The Achievable Dream 5-part series - the definitive guide on DVD for planning your motorcycle adventure. Get Ready! covers planning, paperwork, medical and many other topics! "Inspirational and Awesome!" See the trailer here!
Gear Up! is a 2-DVD set, 6 hours! Which bike is right for me? How do I prepare the bike? What stuff do I need - riding gear, clothing, camping gear, first aid kit, tires, maps and GPS? What don't I need? How do I pack it all in? Lots of opinions from over 150 travellers! "This DVD will save you a fortune!"See the trailer here!
So you've done it - got inspired, planned your trip, packed your stuff and you're on the road! This section is about staying healthy, happy and secure on your motorcycle adventure. And crossing borders, war zones or oceans!
On the Road! is 5.5 hours of the tips and advice you need to cross borders, break down language barriers, overcome culture shock, ship the bike and deal with breakdowns and emergencies."Just makes me want to pack up and go!" See the trailer here!
Tire Changing!Grant demystifies the black art of Tire Changing and Repair to help you STAY on the road! "Very informative and practical." See the trailer here!
Ladies on the Loose! For the first time ever, a motorcycle travel DVD made for women, by women! These intrepid women share their tips to help you plan your own motorcycle adventure. They also answer the women-only questions, and entertain you with amazing tales from the road! Presented by Lois Pryce, veteran solo traveller through South America and Africa and author of 'Lois on the Loose', and 'Red Tape and White Knuckles.'
"It has me all fired up to go out on my own adventure!" See the trailer here!
We're not a big multi-national company, just two people who love motorcycle travel and have grown a hobby into a full time job and a labour of love.
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Travel BooksMotorcycle and travel books to inspire and inform you!
DVDs - Watch and Learn!
Horizons Unlimited presents!
Achievable Dream The definitive guide to planning your motorcycle adventure! This insanely ambitious 2-year project has produced an informative and entertaining 5-part, 18 hour DVD series. "The ultimate round the world rider's how-to DVD!" MCN UK.
Collectors Box SetAll 5 DVDs with a custom printed slip case. "The series is 'free' because the tips and advice will save much more than you spend on buying the DVD's."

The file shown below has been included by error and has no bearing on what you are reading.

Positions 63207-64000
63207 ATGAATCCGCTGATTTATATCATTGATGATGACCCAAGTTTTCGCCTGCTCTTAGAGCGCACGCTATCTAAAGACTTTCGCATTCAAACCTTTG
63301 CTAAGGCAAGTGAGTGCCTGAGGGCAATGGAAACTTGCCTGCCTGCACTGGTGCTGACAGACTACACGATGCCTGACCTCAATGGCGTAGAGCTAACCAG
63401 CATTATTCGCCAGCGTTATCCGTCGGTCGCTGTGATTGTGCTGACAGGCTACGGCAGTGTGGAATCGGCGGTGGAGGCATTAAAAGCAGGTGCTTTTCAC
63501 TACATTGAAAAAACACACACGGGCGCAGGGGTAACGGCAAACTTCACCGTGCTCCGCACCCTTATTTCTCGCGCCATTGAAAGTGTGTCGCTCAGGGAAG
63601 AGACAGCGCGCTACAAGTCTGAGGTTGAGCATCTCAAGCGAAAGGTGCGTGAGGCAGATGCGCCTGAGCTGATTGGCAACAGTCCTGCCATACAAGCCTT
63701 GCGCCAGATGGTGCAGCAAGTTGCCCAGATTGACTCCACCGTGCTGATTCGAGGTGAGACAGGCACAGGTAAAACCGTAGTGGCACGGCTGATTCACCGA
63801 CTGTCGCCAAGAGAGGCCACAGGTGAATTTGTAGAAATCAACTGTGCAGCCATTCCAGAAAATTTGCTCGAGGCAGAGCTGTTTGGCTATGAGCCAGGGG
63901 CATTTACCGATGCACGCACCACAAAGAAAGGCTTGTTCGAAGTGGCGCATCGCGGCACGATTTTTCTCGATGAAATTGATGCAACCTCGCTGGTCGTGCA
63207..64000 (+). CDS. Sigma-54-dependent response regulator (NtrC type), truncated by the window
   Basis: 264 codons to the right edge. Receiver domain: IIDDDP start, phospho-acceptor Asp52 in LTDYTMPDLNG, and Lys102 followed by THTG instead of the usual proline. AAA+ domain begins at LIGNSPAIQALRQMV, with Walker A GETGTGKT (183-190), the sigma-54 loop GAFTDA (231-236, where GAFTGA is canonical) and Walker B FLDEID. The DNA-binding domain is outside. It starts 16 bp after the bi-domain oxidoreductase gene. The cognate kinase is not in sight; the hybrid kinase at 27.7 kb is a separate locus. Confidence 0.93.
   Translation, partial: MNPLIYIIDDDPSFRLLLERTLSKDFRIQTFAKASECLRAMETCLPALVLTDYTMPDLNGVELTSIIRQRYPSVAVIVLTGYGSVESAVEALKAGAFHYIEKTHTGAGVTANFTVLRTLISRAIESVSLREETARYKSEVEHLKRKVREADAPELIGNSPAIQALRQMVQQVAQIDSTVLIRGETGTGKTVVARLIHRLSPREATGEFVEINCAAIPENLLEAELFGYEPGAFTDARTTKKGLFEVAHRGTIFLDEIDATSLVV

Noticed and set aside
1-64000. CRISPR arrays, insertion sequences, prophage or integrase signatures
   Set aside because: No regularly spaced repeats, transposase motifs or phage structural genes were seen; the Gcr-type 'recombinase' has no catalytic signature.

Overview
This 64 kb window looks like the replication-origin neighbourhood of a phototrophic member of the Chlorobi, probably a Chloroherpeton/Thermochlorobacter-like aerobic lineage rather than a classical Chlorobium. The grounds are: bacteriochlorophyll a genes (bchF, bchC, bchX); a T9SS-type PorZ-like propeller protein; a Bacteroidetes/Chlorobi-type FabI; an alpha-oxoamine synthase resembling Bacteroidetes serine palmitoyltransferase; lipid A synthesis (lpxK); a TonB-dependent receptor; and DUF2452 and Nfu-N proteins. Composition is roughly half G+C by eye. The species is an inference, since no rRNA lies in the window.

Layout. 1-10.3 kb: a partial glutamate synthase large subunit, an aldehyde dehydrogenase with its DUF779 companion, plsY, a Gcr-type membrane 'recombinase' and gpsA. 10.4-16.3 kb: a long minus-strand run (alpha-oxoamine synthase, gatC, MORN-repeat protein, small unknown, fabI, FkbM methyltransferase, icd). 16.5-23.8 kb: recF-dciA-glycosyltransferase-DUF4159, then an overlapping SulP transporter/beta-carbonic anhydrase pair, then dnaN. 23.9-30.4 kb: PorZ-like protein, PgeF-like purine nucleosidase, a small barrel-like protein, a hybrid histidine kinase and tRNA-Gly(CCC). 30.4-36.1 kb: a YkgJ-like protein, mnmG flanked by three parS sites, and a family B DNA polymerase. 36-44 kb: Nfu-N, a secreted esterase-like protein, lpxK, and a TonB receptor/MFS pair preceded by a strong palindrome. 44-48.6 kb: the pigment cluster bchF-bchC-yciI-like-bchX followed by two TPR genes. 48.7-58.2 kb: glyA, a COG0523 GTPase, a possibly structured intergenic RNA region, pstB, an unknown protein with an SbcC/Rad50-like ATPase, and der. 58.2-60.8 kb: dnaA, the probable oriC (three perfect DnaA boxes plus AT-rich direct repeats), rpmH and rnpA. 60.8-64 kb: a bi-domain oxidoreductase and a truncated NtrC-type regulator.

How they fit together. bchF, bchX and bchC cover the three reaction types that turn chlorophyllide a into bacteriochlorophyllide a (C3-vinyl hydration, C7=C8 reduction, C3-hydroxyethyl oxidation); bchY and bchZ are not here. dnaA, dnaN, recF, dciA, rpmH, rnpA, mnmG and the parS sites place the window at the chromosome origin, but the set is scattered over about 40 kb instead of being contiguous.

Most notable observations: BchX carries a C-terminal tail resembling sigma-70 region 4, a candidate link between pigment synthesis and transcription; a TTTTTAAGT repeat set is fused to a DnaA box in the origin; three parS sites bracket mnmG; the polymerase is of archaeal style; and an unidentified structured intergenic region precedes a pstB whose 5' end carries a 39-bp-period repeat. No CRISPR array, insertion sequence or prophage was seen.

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KawasakiKawasaki Tech Forum - For Questions specific and of interest to Kawasaki riders only. Questions comparing which bike is best etc go in the "Which Bike" forum.
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I recently took my lovely KLE500 in for it's 4000 miles service (the clock said 5,780, but who's counting). After much drinking of capuccino's along Clapham high street, I returned to pick the bike up. No significant problems, but keep an eye on the front tyre tread (Avon Distanzias, 4000 miles old). As I pulled away, the bike started to struggle and eventually died on me. I restarted it and the same thing happened again. Out of petrol already I thought? Interesting... I virtually dragged the bike to the nearest garage and filled the tank up. It still had plenty in there. Now I was getting suspicious. I pulled away only for the problem to reoccur. Rather than pull it to pieces at the side of the road, I pushed it back to the dealership. At first they didn't believe me as the bike ticked over fine, so I insisted they took it for a run. 30 minutes later, I sighted the technician pushing it back.
Naturally, they looked perplexed, but offered to fix the fault and loan me a ER6n until mine was ready. Two weeks later, and they eventually had it fixed. After much headscratching, cleaning of carbs, fuel taps and airboxes and a long call to Kawasaki they gave me my bike back. All they did was change the fuel. Apparently, the fuel that was in the tank wouldn't ignite properly and was spitting back out through the airbox. Not something I have heard of before, but maybe the tank had become contaminated at some point.
Anyway, it's nice to have my bike back and get rid of that bloody ER6n. Nice road bike, but in southeast london, we don't have many of what you'd call roads...
In all honesty, I don't really believe there was anything wrong with the actual petrol as it came out of the pump. I've used everything from 88 octane in Germany to 97 octane around London and not had a problem. The only thing I can think of is that they got some air filter oil or carb cleaner into the tank somehow or got water into the tank. Dealerships always try and lump the blame onto you, but other than leaving it out in the rain and not cleaning it, the bike gets very well looked after. In the last 6,000 miles, it's had three oil changes, one new set of tires and front pads. For a dual sport bike, that's pampering.